From Gold Digger. “My plan? I have no PLAN. The reality is that I have several plans and plans in the works. Without a Plan B, you have no plan at all.”  Digger makes a very important point. With just the one “plan”, some people think they have done their homework and have no further worries. They miss the point of planning in the first place. A plan is your own internal guide on how to deal with emergencies. Since there are more than a few conceivable emergencies, the plan must be flexible, multifaceted or just one of two or more designed to cope with what you can expect.

Gold Digger plans to bug in until his sixth sense tells him to leave. His home is enhanced with security screen doors on all standard entryways. They do not keep people out, but will slow them down long enough to respond. He uses a small collection of cameras to keep an eye on things outside without having to go to a peephole or a window. Everyone knows where the guns lockers are (yes, more than one) , and how to get into them quickly. The local police department knows him by name (in a good way). He has built up a store of the foods they eat sufficient to last 4 months or so… “maybe less, cuz we can get hungry at times…”

They are ready to forgo electricity. The 4 burner propane cooker has a supply of fuel that may last 3 months. A 4500 watt generator will provide power to the freezer and the backup supply for the security system. I asked him about the generator noise. He said that it’s not a concern, since most people in his area have them, and it really can’t be masked, so why bother? I asked him about the potential for bad guys to zero in on it and his response was, “If they are in the same boat, they’ll will suffer from the same shortages. That makes the battle field more level than some will admit.” I’ll admit that THAT has some merit.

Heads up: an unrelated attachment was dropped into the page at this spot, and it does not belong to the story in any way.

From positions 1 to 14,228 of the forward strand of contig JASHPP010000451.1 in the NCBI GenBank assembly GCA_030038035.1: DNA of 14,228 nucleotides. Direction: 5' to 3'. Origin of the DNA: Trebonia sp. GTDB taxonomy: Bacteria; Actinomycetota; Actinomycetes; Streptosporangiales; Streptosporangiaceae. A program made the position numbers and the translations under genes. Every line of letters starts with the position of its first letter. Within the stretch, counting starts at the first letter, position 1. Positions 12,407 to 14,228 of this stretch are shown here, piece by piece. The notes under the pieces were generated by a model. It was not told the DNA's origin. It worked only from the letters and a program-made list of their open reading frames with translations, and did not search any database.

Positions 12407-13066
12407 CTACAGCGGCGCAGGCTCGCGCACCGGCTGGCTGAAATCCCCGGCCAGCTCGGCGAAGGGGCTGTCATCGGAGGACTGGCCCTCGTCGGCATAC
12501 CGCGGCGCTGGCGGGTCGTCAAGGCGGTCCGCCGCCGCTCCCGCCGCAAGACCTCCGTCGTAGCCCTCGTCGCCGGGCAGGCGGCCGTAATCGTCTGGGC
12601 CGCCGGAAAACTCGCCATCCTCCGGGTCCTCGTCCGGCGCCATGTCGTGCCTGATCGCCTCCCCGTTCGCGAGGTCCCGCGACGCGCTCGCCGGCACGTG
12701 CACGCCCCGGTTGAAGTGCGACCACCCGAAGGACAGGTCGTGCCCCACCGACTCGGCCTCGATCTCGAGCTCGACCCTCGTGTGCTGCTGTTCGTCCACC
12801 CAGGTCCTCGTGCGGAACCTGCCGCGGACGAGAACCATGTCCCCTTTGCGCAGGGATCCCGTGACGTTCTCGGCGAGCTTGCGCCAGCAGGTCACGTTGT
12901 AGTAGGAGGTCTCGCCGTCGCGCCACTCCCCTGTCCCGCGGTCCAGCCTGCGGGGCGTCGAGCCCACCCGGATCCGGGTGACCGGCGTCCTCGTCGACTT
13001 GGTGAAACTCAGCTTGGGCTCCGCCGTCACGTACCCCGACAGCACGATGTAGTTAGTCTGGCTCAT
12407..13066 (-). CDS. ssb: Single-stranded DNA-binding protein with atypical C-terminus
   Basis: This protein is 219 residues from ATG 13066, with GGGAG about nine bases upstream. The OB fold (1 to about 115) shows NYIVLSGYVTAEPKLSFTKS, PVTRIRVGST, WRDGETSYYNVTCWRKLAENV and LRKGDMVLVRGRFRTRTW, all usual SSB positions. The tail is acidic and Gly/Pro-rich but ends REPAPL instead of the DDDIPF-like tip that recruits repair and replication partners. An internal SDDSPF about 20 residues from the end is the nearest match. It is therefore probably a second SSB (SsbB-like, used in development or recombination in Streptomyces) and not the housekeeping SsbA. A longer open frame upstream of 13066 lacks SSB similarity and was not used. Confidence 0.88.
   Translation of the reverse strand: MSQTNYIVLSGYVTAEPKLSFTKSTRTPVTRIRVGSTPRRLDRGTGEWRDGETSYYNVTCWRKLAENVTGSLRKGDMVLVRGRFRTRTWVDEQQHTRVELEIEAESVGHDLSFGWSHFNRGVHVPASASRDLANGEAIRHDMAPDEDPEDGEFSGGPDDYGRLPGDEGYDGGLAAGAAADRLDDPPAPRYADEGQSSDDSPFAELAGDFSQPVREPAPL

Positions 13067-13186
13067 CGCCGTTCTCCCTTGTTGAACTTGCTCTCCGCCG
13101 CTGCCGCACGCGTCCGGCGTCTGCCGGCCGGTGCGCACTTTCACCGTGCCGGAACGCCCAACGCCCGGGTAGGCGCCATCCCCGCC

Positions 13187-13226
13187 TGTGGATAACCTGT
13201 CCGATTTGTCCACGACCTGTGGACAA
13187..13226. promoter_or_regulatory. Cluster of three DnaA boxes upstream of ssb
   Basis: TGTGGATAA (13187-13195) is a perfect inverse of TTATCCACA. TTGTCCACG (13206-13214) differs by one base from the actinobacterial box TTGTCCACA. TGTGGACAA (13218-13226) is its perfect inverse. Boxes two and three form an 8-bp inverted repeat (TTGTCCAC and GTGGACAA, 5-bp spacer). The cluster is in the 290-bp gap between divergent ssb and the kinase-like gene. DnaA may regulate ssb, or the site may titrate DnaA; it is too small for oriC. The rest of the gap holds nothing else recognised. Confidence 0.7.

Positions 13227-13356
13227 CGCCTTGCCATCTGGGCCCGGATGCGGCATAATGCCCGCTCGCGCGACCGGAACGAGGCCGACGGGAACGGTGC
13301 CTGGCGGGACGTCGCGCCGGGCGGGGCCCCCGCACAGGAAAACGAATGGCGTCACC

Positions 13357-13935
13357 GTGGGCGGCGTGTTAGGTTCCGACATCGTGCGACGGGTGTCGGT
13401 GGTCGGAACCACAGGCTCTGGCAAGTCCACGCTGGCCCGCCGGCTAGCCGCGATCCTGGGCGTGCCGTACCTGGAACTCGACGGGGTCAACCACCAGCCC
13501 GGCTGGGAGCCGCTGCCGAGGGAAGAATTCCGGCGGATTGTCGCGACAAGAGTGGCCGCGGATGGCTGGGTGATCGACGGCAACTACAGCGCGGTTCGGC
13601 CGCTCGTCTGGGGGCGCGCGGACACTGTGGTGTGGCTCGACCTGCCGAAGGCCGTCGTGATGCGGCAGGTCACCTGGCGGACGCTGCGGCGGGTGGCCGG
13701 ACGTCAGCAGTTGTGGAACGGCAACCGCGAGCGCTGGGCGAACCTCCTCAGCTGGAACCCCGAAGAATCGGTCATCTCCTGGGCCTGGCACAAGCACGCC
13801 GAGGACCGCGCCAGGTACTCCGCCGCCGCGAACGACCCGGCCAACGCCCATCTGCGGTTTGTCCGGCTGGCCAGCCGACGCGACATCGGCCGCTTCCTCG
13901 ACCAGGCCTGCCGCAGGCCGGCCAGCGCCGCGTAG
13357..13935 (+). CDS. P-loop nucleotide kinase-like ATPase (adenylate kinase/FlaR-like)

If he needs to leave, he has a place secured on a pal’s parcel. His family can set up out there. His transportation for the bug out is provided by a large truck, four door, big block gasoline engine, towing a 24’ open trailer. The trailer will hold the food, gear and ATVs he plans to take with him. Gold Digger’s take on bugging out is that it will occur over three trips. “We can’t take it all, so we’ll come back. The best of the stuff comes with us on the first trip. We can make do with that. The rest is for later. If we leave soon enough, it won’t be a problem coming back once or twice more.